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Table of Contents   
BRIEF REPORT
Year : 2014  |  Volume : 9  |  Issue : 1  |  Page : 45-47
Sleep medicine services in Saudi Arabia: The 2013 national survey


1 University Sleep Disorders Center, Department of Medicine, College of Medicine, and National Plan for Science and Technology, King Saud University, Riyadh, Saudi Arabia
2 Sleep Disorders Center, Department of Medicine, King Faisal Specialist Hospital, Jeddah, Saudi Arabia
3 Prince Sultan Military College of Health Sciences, Dhahran, Saudi Arabia

Date of Submission04-Jul-2013
Date of Acceptance03-Aug-2013
Date of Web Publication6-Jan-2014

Correspondence Address:
Ahmed S Bahammam
Department of Medicine, University Sleep Disorders Center, College of Medicine, and National Plan for Science and Technology, King Saud University, Box 225503, Riyadh 11324
Saudi Arabia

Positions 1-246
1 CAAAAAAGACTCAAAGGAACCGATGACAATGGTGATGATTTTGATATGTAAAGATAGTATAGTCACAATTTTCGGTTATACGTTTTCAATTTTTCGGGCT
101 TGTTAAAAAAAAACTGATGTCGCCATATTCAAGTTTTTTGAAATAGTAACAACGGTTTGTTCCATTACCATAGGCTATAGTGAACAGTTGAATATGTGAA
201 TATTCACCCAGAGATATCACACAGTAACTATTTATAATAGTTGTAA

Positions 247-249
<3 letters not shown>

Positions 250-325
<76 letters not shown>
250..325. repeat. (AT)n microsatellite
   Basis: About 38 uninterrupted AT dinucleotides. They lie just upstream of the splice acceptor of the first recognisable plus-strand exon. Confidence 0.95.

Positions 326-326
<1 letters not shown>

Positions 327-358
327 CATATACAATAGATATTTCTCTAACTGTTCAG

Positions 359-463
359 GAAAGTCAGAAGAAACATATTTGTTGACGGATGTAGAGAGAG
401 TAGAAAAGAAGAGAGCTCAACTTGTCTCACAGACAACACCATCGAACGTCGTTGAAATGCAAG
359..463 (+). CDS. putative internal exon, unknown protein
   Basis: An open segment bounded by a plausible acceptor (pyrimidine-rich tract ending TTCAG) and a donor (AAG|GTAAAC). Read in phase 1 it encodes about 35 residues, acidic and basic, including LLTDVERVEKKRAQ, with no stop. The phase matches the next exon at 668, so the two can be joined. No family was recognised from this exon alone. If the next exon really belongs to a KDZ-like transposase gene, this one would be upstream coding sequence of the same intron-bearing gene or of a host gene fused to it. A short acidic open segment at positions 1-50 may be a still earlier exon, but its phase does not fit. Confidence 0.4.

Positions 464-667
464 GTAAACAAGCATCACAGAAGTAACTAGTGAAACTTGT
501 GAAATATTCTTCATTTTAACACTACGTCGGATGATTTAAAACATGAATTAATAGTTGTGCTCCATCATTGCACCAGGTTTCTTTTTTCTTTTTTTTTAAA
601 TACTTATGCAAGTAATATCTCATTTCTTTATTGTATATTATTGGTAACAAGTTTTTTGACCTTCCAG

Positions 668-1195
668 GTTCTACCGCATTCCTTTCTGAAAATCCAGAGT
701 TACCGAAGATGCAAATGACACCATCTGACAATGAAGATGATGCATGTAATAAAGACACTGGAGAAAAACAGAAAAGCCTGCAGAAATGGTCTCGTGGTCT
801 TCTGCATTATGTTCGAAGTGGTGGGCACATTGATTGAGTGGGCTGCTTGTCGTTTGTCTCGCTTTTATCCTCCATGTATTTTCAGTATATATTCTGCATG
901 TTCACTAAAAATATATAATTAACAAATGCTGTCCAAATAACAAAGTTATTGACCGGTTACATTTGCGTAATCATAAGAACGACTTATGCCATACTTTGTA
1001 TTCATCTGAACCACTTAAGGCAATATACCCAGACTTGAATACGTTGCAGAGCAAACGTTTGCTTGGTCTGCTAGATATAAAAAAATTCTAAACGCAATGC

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DOI: 10.4103/1817-1737.124444

PMID: 24551019

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   Abstract 

Background : We conducted this national survey to quantitatively assess sleep medicine services in the Kingdom of Saudi Arabia (KSA) and to identify obstacles that specialists and hospitals face, precluding the establishment of this service.
Materials and Methods: A self-administered questionnaire was designed to collect the following: General information regarding each hospital, information regarding sleep medicine facilities (SFs), the number of beds, the number of sleep studies performed and obstacles to the establishment of SFs. The questionnaire and a cover letter explaining the study objectives were mailed and distributed by respiratory care practitioners to 32 governmental hospitals and 18 private hospitals and medical centers in the KSA.
Results: The survey identified 18 SFs in the KSA. The estimated per capita number of beds/year/100,000 people was 0.11 and the per capita polysomnography (PSG) rate was 18.0 PSG/year/100,000 people. The most important obstacles to the progress of sleep medicine in the KSA were a lack of trained sleep technologists and a lack of sleep medicine specialists.